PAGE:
If you went through creating your
process, you would have seen a pop-up
message about setting up a CNAME for your domain name so that your Newsy site works properly.
Here, we would like to provide a more in-depth explanation on how you can properly set up your domain name.
You would have bought your domain names through one of many available Domain Registrars
such as GoDaddy, NameCheap, Google Domains etc. For each domain name, you can configure its settings so that you can use it for
a variety of purposes. For example, you may want to use your domain name as your email address (e.g. firstname.lastname@example.org). You may want to
create a sub-domain called http://blog.my-domain.com and use it for a WordPress site.
Whatever purpose you have in mind, you will need to make sure your domain's
DNS settings are defined correctly. All domain registrars will provide some type of
admin control panel where you can do this.
For your domain to work with Newsy, we create what is called a
CNAME entry to your domain's DNS settings. Typically, CNAME is used to
mask one URL with your domain. For example, let's say there is a website whose address is
http://abcde.com and you added a CNAME for your domain called
http://www.my-domain.com and pointed it to
http://abcde.com. When users visit
http://www.my-domain.com, they will see the website
http://abcde.com, but the address will remain as
When you create a site on Newsy, we create a unique website address for your Newsy site (e.g.
ahsu129kasj.newsy.co) and we ask you
to create a CNAME for your domain, which points to this address. The CNAME entry would look like below.
In the above table, we created a CNAME for
http://www.my-domain.com. But what would happen if you type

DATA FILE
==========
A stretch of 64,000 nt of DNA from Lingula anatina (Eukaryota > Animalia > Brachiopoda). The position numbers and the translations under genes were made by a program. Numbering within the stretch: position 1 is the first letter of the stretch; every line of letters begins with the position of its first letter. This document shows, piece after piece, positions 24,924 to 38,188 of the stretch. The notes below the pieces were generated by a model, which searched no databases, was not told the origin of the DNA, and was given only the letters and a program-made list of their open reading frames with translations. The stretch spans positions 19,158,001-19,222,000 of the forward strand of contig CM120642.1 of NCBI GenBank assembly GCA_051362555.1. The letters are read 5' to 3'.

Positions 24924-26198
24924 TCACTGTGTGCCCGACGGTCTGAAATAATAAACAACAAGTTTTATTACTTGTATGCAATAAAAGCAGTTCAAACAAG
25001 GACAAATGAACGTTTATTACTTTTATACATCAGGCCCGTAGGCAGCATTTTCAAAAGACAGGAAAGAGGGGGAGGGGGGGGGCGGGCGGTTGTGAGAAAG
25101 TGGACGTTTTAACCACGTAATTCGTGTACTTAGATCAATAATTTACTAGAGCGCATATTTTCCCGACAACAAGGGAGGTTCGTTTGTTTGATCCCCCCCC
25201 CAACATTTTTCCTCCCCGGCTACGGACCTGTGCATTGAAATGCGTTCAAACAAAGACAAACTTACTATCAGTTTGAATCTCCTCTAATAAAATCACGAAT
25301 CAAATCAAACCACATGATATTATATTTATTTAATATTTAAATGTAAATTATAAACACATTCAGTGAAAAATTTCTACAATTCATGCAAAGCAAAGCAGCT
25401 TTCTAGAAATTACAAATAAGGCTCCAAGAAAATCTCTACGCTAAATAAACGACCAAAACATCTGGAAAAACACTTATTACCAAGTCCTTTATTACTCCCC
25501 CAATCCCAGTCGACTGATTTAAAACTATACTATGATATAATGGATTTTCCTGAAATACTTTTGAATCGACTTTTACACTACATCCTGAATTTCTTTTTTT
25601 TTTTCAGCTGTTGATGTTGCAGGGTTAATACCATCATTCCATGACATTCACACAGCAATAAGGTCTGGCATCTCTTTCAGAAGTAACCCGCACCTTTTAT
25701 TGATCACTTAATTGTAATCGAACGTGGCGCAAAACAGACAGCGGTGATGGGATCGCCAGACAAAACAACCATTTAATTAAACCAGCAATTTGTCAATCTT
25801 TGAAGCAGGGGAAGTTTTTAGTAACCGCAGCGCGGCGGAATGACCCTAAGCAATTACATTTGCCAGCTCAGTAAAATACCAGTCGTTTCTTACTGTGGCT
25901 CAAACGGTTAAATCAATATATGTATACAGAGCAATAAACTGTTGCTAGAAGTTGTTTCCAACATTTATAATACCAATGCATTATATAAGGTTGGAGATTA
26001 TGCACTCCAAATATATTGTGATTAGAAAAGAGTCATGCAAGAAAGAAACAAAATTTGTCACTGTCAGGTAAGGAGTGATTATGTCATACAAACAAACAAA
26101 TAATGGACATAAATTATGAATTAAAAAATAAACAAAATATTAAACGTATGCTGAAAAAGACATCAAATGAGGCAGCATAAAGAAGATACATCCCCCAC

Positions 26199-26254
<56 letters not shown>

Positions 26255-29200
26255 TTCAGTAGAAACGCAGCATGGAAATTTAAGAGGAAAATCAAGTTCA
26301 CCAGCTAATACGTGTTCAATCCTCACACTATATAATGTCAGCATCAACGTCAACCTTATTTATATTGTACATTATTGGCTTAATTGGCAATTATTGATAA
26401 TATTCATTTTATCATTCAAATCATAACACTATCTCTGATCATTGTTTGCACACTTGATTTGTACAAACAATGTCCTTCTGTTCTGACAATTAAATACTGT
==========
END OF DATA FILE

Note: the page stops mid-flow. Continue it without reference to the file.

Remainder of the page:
If above table was your domain's entire DNS settings, typing
http://my-domain.com will result in an error because we haven't
defined what should happen if you type the root (or sometimes called naked) domain.
One way is to add two CNAME entries as follows and Newsy will handle resolving both correctly.
Please note that some domain registrars do not allow root-level CNAME.
If your domain registrar does not allow you to add a CNAME entry for the root-level domain and requires you to have an
(i.e. A Record is similar to CNAME, but instead of pointing to another
URL, it points to an IP address.) you can use a free redirect service provided by GitHub, which essentially redirects all
root-level requests (http://my-domain.com) to www sub-domain
(http://www.my-domain.com). The following table shows you this set up.
||Redirects to http://www.my-domain.com
* This step may seem slightly hacky (and it is), but it's actually a very popular way to redirect the root-level domain to
Our recommendation is to use the www sub-domain
as the main URL for your Newsy site and use the TXT record to redirect all root-level requests to www.
If you use both root-level and www, it becomes a little difficult to keep track of URLs of all your contents since every
content on your site now has two URLs.
We also strongly recommend using
as your DNS server. CloudFlare's free tier is more than enough to get your site up and running and it will also help you
set up HTTPS for your domain, which we discuss in
Enabling HTTPS for your site
Sometimes, there might be a misconfiguration at your domain registrar's level. So it's always good to double check this.
If your site is not working correctly, first please check that your domain at least responds. If you're familiar with
command line tools, you can simply type ping www.my-domain.com
to see if there any responses.
You can also try various DNS checking tools available online. We list some of them below.
- Use this to check if your domain responds (similar to ping, but does from different places around the world)